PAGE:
Chris Rock Talks About 2016 Oscars, Diversity and Black Actresses' Challenges in Hollywood

The 50-year-old comedian and actor was among the first celebs to comment publicly about the lack of diversity among this year's Academy Awards acting nominees

By Corinne Heller Feb 04, 2016 4:34 PMTags
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Before the 2016 Oscars' diversity controversy, host Chris Rock had long spoken out about racial issues in America and he recently brought up another "real problem" in Hollywood.

The 50-year-old comedian and actor was among the first celebs to comment publicly on the lack of diversity among this year's acting nominees. One of the most vocal critics is Jada Pinkett Smith, who posted an online video vowing to boycott the Oscars. Oscar winner Lupita Nyong'o told E! News that "what we are calling for, asking for, is for there to be inclusion in the kinds of stories that are being told in the first place."

"I've never done a movie, any movie, the silliest movie, where someone, some studio person hasn't gone, 'Does the girl have to be Black?'" Rock told Essence magazine in an interview carried out this past December, before this year's Oscar nominations were announced. "It happens every time."

Rock's comments are published in Essence's March 2016 Hollywood issue, which features him on the cover. It is set to hit newsstands on Feb. 12. He also made his remarks weeks before the Essence's 2016 Black Women in Hollywood, which takes place on Feb. 25 and which will air on OWN on Feb. 27.

"Black women get paid less than everybody in Hollywood," he said. "Everybody's talking about Jennifer Lawrence."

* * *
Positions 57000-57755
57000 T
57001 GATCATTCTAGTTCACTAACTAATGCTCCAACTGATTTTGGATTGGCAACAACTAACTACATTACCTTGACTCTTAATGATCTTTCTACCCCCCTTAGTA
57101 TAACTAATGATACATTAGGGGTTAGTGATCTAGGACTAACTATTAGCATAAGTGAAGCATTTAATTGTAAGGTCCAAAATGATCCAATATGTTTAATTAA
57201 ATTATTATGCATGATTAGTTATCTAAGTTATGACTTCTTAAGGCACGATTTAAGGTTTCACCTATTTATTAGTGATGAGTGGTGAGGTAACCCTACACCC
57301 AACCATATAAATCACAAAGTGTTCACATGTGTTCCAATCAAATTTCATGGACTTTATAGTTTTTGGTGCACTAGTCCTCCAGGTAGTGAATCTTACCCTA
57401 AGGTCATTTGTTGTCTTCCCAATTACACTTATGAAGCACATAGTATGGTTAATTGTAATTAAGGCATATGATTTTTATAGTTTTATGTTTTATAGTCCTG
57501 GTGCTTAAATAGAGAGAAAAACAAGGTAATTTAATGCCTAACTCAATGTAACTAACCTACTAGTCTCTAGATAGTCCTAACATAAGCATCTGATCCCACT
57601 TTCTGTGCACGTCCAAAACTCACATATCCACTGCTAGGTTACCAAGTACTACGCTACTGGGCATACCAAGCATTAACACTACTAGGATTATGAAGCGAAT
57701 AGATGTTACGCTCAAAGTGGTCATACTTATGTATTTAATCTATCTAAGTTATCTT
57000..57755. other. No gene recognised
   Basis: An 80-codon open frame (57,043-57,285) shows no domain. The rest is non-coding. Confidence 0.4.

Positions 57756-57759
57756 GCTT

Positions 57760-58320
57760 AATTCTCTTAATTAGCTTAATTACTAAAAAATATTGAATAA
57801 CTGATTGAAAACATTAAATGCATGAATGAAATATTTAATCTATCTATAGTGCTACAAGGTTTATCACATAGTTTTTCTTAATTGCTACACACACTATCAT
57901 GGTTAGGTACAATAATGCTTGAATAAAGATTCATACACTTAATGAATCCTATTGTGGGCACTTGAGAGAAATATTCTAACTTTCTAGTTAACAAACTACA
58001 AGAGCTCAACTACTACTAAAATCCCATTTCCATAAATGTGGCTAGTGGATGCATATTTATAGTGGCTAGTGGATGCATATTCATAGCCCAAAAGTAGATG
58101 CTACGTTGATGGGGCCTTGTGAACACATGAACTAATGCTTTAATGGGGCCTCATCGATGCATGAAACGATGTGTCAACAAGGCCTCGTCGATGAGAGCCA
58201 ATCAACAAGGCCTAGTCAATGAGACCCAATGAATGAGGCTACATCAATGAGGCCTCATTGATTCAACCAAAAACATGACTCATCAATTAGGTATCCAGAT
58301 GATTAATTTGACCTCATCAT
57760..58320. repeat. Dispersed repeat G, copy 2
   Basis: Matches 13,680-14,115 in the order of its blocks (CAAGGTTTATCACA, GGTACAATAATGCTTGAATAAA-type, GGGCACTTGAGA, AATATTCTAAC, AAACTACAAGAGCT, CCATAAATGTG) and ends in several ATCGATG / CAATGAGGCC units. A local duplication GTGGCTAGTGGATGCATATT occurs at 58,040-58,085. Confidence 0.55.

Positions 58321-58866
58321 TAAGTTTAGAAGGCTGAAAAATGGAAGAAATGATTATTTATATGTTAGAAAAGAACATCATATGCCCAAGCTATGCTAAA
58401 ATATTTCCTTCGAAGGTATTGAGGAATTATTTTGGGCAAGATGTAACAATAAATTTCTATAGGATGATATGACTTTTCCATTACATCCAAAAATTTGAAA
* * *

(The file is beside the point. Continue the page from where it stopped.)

Lawrence, an Oscar winner and star of the hit movie franchise The Hunger Games, had made headlines last October with an op-ed titled, "Why Do I Make Less Than My Co-Stars." 

"Talk to Gabrielle Union," Rock told Essence. "If you want to hear stories, talk to Nia Long. Talk to Kerry Washington. They would love to get to Jennifer Lawrence's place, or just be treated with the same amount of respect. Black women are the least represented on-screen. They just are. You can go see a lot of movies and there's not one black woman in there with, like, a real part. It's a real, real, real problem."

Rock, who often talks about racial issues in his comedy sets, had voiced a similar option about black actresses in an interview with The New Yorker last month.

"Black women have the hardest gig in show business," he said. "You hear Jennifer Lawrence complaining about getting paid less because she's a woman—if she was black, she'd really have something to complain about."

This year marks the second year in a row that solely white actors and actresses have been nominated for an Oscar. Rock had tweeted last month that the 2016 Oscars are the "White BET Awards." His tweet remains pinned on top of his page, as of Thursday.

Rock is expected to address the lack of diversity among the nominees and the controversy's backlash while hosting the event. Meanwhile, the Academy has vowed to boost the number of female and "diverse" members over the next five years.

In his interview with Essence, Rock said he is going to do his best hosting the Oscars, which will mark his second time since 2005.

"It could go horribly wrong," he told the magazine. "Don't ever think that it can't. That's when it goes wrong—when you don't think there's any chance of it going wrong. If you know it won't, it probably won't."

Rock last hosted the prestigious movie awards show in 2005. That year, Jamie Foxx won the Oscar for Best Leading Actor for Ray and Don Cheadle was nominated in the same category. Morgan Freeman won Best Supporting Actor for Million Dollar Baby, while Foxx was also nominated.

Other non-white acting nominees that year included Colombian actress Catalina Sandino Moreno, who lost Best Leading Actress to Freeman's co-star, Hilary Swank, and British star Sophie Okonedo, who lost Best Supporting Actress to The Aviator's Cate Blanchett